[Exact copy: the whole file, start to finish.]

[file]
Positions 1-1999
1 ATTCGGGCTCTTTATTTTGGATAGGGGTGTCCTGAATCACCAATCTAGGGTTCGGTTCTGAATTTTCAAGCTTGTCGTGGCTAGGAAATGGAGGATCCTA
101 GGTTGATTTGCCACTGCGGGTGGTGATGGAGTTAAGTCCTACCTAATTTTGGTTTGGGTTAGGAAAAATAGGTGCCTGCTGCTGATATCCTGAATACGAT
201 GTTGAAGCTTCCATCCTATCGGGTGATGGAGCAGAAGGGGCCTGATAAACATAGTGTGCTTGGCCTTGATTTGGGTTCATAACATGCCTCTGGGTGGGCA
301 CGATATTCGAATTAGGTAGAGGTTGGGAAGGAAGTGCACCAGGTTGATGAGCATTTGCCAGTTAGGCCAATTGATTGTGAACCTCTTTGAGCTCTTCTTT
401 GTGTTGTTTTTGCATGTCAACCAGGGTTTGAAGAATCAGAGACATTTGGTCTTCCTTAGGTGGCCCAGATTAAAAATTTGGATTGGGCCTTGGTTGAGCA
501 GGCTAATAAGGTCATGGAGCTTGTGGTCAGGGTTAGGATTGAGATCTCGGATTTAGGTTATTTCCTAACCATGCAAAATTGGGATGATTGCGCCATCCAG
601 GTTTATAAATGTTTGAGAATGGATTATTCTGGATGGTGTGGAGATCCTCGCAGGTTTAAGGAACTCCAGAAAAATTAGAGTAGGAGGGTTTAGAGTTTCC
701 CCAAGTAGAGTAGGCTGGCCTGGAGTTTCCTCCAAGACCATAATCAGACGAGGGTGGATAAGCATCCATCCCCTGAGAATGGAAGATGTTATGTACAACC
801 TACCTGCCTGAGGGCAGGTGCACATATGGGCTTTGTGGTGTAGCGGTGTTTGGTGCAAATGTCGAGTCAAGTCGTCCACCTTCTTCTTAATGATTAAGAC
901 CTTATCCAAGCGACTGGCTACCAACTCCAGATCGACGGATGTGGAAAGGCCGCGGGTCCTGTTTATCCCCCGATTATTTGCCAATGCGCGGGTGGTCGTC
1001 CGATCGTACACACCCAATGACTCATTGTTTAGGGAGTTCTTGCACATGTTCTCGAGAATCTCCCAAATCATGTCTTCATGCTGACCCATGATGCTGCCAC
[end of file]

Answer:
Positions 1-1999
1 ATTCGGGCTCTTTATTTTGGATAGGGGTGTCCTGAATCACCAATCTAGGGTTCGGTTCTGAATTTTCAAGCTTGTCGTGGCTAGGAAATGGAGGATCCTA
101 GGTTGATTTGCCACTGCGGGTGGTGATGGAGTTAAGTCCTACCTAATTTTGGTTTGGGTTAGGAAAAATAGGTGCCTGCTGCTGATATCCTGAATACGAT
201 GTTGAAGCTTCCATCCTATCGGGTGATGGAGCAGAAGGGGCCTGATAAACATAGTGTGCTTGGCCTTGATTTGGGTTCATAACATGCCTCTGGGTGGGCA
301 CGATATTCGAATTAGGTAGAGGTTGGGAAGGAAGTGCACCAGGTTGATGAGCATTTGCCAGTTAGGCCAATTGATTGTGAACCTCTTTGAGCTCTTCTTT
401 GTGTTGTTTTTGCATGTCAACCAGGGTTTGAAGAATCAGAGACATTTGGTCTTCCTTAGGTGGCCCAGATTAAAAATTTGGATTGGGCCTTGGTTGAGCA
501 GGCTAATAAGGTCATGGAGCTTGTGGTCAGGGTTAGGATTGAGATCTCGGATTTAGGTTATTTCCTAACCATGCAAAATTGGGATGATTGCGCCATCCAG
601 GTTTATAAATGTTTGAGAATGGATTATTCTGGATGGTGTGGAGATCCTCGCAGGTTTAAGGAACTCCAGAAAAATTAGAGTAGGAGGGTTTAGAGTTTCC
701 CCAAGTAGAGTAGGCTGGCCTGGAGTTTCCTCCAAGACCATAATCAGACGAGGGTGGATAAGCATCCATCCCCTGAGAATGGAAGATGTTATGTACAACC
801 TACCTGCCTGAGGGCAGGTGCACATATGGGCTTTGTGGTGTAGCGGTGTTTGGTGCAAATGTCGAGTCAAGTCGTCCACCTTCTTCTTAATGATTAAGAC
901 CTTATCCAAGCGACTGGCTACCAACTCCAGATCGACGGATGTGGAAAGGCCGCGGGTCCTGTTTATCCCCCGATTATTTGCCAATGCGCGGGTGGTCGTC
1001 CGATCGTACACACCCAATGACTCATTGTTTAGGGAGTTCTTGCACATGTTCTCGAGAATCTCCCAAATCATGTCTTCATGCTGACCCATGATGCTGCCAC